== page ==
|Description of this AgencyDescription of this Agency|
After 146 years of being part of various government departments management of the Royal Botanic Gardens passed to the newly established Royal Botanic Gardens Board in July 1992 under the provisions of the Royal Botanic Gardens Act 1991.
The functions of the Royal Botanic Gardens Board included:
- the conservation, protection and improvement of the botanic gardens and managed land and their collection of living plants
- to provide for the use of plants or plant specimens at the botanic gardens or managed land for scientific or reference purposes
- to increase public knowledge and awareness of plants and plant communities
- to provide for the use of the botanic gardens for education, public enjoyment and tourism
Background [from Australian Encyclopaedia, Vol.II, pp.57-58]
Governor Gipps having approved the establishment of a "public domain for the purpose of rearing and cultivating indigenous and exotic plants" in 1841 the Police Magistrate, William Londsdale, ordered Robert Hoddle, then surveyor-in-charge, to mark out a block of 50 acres on Batman's Hill and the adjoining riverbank. Nothing came of this order, but several other sites were suggested and in 1845 Superintendent La Trobe chose the slopes of a gully leading down to the Yarra River near the grounds of Government House. Here John Arthur, the first Curator of the gardens, appointed in 1846, fenced a five acre paddock and laid it out in flower-beds and plantations. Both he (1846-49) and John Dallachy (1849-57) paid attention to the introduction of exotic plants, and permitted the gardens to be used for horticultural shows. In 1857 a new office was created; Ferdinand Mueller who had been Government Botanist since January 1853, was made Director of the Gardens. He established close relations with similar institutions throughout the world and effected important exchanges of plants, re-arranged and extended the grounds and paid particular attention to the native vegetation. He also devoted part of the area to plant-beds showing a scientific arrangement of plants in their natural orders, and established a national herbarium. "Mueller's view of a botanic garden was as a scientific and educational institution and his development of the garden reflected this conviction" [Annual Report Royal Botanic Gardens Melbourne, 1993, p.5]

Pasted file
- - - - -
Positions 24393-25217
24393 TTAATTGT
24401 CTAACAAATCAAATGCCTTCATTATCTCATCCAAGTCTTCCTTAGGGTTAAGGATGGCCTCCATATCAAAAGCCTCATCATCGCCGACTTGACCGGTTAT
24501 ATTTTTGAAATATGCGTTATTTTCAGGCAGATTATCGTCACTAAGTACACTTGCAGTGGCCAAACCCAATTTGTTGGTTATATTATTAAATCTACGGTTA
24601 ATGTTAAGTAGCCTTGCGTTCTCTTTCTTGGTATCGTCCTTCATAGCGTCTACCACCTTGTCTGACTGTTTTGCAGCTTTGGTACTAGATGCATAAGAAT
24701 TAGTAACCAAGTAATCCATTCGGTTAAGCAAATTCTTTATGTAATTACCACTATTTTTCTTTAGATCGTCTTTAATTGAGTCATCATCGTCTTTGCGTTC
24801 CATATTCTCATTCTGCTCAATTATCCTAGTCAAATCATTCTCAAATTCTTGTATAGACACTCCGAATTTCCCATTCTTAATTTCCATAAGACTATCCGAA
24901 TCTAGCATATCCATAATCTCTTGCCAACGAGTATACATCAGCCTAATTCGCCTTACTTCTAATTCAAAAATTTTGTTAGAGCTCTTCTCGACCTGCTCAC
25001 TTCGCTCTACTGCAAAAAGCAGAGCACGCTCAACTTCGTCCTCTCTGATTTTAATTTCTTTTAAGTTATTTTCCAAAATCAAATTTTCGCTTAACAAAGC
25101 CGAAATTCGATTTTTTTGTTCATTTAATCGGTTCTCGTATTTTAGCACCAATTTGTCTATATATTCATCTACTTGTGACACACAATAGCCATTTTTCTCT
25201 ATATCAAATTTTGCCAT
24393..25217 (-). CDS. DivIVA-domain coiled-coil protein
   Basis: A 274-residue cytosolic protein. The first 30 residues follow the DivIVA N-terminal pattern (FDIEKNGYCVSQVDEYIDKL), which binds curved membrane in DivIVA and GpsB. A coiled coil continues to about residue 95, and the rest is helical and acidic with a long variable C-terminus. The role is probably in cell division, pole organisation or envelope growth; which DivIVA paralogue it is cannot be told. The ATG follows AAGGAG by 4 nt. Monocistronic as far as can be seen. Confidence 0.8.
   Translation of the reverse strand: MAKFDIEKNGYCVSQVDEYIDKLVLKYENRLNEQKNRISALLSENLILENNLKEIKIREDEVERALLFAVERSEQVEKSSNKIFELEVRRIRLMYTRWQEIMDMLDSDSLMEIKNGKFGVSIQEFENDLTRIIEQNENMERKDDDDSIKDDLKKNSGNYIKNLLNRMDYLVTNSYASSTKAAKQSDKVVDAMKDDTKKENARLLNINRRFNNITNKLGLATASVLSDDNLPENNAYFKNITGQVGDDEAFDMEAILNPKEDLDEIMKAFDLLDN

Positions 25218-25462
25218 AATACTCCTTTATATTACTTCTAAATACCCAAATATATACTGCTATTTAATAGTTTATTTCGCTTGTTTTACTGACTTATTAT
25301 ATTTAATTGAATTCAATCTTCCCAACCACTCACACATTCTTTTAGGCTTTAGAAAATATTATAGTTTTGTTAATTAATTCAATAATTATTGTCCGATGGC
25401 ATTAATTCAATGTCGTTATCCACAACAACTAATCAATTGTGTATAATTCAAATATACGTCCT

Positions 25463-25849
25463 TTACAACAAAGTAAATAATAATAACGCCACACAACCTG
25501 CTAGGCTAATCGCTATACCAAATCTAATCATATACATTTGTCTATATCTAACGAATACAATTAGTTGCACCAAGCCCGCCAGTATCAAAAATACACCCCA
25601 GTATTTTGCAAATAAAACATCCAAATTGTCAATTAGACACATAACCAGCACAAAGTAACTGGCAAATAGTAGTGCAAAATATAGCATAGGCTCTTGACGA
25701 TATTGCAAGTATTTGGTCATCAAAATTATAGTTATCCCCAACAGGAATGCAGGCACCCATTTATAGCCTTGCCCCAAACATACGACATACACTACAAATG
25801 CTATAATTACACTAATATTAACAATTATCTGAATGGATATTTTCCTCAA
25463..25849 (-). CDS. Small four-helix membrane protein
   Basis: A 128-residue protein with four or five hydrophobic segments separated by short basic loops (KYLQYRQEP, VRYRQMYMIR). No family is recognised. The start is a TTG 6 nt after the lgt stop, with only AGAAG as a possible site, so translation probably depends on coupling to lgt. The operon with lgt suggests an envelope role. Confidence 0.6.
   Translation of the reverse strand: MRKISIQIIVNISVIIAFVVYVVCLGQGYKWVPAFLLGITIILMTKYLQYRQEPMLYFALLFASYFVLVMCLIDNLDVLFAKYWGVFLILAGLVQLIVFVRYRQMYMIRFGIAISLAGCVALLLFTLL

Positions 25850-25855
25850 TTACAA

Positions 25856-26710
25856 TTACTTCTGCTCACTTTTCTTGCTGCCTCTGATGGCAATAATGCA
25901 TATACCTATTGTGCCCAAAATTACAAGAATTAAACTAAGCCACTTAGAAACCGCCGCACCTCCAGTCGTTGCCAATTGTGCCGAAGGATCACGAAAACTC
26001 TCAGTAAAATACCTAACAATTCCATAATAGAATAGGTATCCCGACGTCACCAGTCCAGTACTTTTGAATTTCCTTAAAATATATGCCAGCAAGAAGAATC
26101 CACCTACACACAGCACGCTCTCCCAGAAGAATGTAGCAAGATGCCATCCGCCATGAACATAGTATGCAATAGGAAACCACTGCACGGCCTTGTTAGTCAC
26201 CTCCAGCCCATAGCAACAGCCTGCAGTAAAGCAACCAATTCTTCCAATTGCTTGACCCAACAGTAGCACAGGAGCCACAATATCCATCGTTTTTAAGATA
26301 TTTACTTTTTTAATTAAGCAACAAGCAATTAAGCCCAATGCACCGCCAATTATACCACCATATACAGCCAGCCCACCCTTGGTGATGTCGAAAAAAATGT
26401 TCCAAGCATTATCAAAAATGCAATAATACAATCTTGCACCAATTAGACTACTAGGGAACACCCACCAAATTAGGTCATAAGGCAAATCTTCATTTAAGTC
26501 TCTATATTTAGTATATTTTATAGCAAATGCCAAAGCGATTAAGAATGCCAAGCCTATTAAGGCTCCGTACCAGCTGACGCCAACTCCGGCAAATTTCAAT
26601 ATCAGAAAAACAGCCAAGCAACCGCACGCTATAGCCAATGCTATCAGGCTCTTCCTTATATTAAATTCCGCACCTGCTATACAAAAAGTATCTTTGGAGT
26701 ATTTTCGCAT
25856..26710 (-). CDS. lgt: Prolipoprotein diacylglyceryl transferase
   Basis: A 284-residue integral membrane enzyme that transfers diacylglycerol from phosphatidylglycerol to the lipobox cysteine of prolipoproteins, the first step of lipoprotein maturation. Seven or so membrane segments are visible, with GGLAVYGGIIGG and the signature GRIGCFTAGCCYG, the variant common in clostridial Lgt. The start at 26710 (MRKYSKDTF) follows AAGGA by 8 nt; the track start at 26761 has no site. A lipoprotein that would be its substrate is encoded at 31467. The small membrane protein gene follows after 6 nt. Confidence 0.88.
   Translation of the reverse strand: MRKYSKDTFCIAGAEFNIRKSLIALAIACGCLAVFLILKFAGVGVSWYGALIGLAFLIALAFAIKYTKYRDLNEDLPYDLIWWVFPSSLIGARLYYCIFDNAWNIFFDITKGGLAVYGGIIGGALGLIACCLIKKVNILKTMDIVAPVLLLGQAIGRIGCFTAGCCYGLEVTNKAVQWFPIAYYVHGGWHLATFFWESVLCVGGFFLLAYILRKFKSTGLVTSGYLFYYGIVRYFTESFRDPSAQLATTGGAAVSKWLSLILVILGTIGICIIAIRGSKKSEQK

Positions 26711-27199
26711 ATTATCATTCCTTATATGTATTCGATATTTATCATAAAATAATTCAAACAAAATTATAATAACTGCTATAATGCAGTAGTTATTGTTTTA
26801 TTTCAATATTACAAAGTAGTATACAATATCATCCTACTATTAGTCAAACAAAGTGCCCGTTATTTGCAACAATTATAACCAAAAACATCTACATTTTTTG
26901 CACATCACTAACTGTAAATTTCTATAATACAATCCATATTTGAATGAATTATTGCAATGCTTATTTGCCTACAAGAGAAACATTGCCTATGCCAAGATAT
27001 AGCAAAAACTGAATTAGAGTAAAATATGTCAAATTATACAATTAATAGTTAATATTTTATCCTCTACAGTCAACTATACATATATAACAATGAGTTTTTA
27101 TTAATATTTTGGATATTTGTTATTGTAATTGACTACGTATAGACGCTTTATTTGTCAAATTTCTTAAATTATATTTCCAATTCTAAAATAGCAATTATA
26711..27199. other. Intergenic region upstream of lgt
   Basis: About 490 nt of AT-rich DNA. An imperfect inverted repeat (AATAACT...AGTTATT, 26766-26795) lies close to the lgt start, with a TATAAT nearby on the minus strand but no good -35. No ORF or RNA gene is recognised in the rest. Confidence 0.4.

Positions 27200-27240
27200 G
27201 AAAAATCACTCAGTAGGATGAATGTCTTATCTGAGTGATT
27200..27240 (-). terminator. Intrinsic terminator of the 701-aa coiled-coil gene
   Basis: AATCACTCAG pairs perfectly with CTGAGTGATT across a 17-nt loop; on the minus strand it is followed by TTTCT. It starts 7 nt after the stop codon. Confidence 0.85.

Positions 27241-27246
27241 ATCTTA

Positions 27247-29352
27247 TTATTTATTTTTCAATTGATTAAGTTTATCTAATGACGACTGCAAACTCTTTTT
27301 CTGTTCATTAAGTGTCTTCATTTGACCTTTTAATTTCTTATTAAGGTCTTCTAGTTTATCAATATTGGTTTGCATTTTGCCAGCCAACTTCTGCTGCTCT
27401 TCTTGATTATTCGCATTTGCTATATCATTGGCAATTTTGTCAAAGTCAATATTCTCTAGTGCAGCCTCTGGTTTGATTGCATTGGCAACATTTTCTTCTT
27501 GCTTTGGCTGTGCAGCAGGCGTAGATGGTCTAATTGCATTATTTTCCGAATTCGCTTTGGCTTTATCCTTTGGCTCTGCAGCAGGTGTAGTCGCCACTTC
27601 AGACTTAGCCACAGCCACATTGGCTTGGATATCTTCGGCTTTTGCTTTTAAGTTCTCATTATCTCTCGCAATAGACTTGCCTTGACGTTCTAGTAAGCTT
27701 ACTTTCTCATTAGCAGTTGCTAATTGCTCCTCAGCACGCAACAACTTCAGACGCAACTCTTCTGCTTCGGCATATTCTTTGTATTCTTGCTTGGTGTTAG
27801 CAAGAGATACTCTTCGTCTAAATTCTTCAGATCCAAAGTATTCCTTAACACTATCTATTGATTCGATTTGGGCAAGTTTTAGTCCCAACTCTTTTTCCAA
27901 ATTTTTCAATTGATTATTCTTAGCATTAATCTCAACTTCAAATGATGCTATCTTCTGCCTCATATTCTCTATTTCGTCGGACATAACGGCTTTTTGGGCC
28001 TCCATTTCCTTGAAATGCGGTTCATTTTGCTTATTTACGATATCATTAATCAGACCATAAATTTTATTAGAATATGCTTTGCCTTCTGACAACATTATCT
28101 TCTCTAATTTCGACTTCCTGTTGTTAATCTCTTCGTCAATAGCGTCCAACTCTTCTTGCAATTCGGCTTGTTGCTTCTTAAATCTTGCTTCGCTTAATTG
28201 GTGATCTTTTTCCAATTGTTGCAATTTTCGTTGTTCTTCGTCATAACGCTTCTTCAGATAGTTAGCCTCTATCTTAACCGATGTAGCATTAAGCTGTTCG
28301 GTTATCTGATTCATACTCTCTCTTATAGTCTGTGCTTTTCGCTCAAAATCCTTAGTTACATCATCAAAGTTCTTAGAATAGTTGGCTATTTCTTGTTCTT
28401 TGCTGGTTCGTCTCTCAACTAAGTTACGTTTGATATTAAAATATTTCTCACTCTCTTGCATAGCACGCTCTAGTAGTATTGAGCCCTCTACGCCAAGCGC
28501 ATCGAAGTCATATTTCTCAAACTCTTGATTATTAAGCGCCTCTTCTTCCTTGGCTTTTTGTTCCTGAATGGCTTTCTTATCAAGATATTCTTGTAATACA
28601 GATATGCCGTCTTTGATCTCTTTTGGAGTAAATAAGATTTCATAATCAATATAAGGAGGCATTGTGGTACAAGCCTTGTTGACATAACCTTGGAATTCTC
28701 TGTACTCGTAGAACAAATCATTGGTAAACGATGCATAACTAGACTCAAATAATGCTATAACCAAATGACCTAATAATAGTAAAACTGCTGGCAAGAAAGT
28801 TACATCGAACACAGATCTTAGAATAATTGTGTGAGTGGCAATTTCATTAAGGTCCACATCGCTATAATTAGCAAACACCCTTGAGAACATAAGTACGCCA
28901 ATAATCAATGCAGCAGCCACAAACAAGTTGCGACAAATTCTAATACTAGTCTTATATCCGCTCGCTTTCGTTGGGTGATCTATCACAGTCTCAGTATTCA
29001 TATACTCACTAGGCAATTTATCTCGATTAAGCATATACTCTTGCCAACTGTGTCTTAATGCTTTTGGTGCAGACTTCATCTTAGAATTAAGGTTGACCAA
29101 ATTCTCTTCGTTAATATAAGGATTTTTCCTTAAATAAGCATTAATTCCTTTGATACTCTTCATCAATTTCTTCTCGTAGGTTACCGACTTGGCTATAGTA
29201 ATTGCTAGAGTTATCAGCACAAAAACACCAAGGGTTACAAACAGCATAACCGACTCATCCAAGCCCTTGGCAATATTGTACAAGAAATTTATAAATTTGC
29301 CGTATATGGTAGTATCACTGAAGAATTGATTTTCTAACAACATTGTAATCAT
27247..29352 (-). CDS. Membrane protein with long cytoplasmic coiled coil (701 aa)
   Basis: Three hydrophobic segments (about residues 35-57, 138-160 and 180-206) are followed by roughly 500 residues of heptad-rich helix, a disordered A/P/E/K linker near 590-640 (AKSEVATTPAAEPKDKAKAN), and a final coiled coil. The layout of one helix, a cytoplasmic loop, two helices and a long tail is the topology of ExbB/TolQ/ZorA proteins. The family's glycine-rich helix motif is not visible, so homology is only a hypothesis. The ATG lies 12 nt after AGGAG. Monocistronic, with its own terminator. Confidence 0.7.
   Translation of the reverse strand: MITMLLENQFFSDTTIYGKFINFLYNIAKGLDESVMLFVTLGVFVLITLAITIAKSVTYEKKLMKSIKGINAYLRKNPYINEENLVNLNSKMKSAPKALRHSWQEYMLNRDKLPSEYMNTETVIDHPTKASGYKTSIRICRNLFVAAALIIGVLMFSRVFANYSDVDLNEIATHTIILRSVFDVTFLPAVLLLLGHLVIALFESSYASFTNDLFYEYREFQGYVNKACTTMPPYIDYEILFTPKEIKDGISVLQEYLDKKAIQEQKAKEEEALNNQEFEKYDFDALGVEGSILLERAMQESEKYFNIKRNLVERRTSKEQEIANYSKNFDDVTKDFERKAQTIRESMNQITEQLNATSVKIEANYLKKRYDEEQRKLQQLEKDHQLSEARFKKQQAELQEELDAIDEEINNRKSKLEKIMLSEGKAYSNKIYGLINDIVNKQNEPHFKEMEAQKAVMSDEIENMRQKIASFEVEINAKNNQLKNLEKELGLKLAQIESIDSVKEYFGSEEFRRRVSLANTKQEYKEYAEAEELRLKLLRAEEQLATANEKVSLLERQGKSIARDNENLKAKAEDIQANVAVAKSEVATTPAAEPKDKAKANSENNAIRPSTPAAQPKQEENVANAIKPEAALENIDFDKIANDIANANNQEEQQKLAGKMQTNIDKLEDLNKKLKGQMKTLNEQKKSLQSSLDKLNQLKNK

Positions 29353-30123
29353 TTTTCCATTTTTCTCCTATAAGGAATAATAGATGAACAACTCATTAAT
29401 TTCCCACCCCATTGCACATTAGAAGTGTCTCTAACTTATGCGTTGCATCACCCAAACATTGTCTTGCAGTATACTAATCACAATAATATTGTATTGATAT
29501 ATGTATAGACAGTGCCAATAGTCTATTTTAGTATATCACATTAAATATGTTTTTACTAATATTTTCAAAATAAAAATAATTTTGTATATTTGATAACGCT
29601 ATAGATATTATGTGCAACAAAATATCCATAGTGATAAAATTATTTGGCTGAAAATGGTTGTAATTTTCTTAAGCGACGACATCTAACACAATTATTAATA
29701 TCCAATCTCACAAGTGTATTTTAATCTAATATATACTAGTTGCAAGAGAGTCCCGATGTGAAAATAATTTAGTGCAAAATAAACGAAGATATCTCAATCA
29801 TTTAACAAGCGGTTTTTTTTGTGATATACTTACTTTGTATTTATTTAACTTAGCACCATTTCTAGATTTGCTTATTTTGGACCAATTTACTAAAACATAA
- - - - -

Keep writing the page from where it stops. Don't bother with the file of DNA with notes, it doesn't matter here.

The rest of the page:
In 1873 it was decided to divide the positions of director and Government Botanist and Mueller was deprived of the former office, the directorship passed to William Robert Guilfoyle, who during his long term (1873-1909) extended the gardens by over 30 acres and increased the number of species represented. "With his radically different concept of a botanic garden as a place to provide inspiring views and to display plants artistically, and influenced by English landscape design, Guilfoyle totally redesigned the Botanic Gardens." [op cit] Also undertaken during this period was the deepening and straightening of the course of the Yarra which allowed an extension of the garden area, taking in the old river-channel and adding it to the existing lake.
In 1924 the offices of Director and Government Botanist were again united and the National Herbarium of Victoria was again brought into association with the Gardens, having been separated since Mueller's removal from the directorship in 1873.
The Cranbourne Botanic Garden was initiated in 1970 with the purchase of land by the Government for the purpose of establishing a native botanic garden. Cranbourne was opened to the public in 1991.